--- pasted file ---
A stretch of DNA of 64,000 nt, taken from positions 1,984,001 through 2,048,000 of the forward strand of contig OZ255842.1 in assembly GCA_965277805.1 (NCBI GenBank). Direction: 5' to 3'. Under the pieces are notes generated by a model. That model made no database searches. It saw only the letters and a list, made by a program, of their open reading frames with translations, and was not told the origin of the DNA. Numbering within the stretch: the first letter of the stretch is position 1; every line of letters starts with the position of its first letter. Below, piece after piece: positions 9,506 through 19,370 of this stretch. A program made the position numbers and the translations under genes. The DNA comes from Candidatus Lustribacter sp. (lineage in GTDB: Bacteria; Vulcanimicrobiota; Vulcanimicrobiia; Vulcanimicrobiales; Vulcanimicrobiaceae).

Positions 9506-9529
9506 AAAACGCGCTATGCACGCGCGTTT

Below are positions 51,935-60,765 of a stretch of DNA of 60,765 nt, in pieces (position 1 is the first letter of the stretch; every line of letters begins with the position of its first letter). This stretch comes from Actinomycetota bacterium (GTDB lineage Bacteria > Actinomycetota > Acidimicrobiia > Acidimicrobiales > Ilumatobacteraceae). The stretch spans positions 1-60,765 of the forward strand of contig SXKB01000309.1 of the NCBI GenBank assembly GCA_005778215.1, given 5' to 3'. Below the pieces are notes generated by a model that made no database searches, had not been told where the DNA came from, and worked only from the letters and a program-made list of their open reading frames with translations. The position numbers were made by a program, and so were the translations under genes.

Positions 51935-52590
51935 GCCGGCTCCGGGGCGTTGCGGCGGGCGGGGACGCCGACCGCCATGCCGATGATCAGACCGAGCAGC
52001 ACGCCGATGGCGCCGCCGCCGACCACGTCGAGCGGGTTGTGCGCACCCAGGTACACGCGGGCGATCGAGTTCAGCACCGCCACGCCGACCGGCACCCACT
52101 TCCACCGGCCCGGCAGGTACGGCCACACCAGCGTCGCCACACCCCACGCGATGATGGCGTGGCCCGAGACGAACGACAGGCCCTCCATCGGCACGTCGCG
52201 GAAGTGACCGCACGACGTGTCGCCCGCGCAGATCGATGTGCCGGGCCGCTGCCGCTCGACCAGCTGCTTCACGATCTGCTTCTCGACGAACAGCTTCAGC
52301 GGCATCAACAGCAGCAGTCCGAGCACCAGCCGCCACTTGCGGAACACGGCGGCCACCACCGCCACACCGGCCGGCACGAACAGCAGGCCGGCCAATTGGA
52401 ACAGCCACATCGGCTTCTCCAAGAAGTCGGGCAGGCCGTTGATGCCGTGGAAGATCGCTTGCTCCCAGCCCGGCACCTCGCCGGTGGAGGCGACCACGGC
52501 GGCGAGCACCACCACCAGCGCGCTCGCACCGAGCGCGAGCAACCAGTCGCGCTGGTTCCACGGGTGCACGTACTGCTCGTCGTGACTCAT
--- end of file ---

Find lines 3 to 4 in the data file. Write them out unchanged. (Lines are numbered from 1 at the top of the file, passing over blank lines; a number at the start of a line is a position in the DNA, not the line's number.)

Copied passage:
9506 AAAACGCGCTATGCACGCGCGTTT

Below are positions 51,935-60,765 of a stretch of DNA of 60,765 nt, in pieces (position 1 is the first letter of the stretch; every line of letters begins with the position of its first letter). This stretch comes from Actinomycetota bacterium (GTDB lineage Bacteria > Actinomycetota > Acidimicrobiia > Acidimicrobiales > Ilumatobacteraceae). The stretch spans positions 1-60,765 of the forward strand of contig SXKB01000309.1 of the NCBI GenBank assembly GCA_005778215.1, given 5' to 3'. Below the pieces are notes generated by a model that made no database searches, had not been told where the DNA came from, and worked only from the letters and a program-made list of their open reading frames with translations. The position numbers were made by a program, and so were the translations under genes.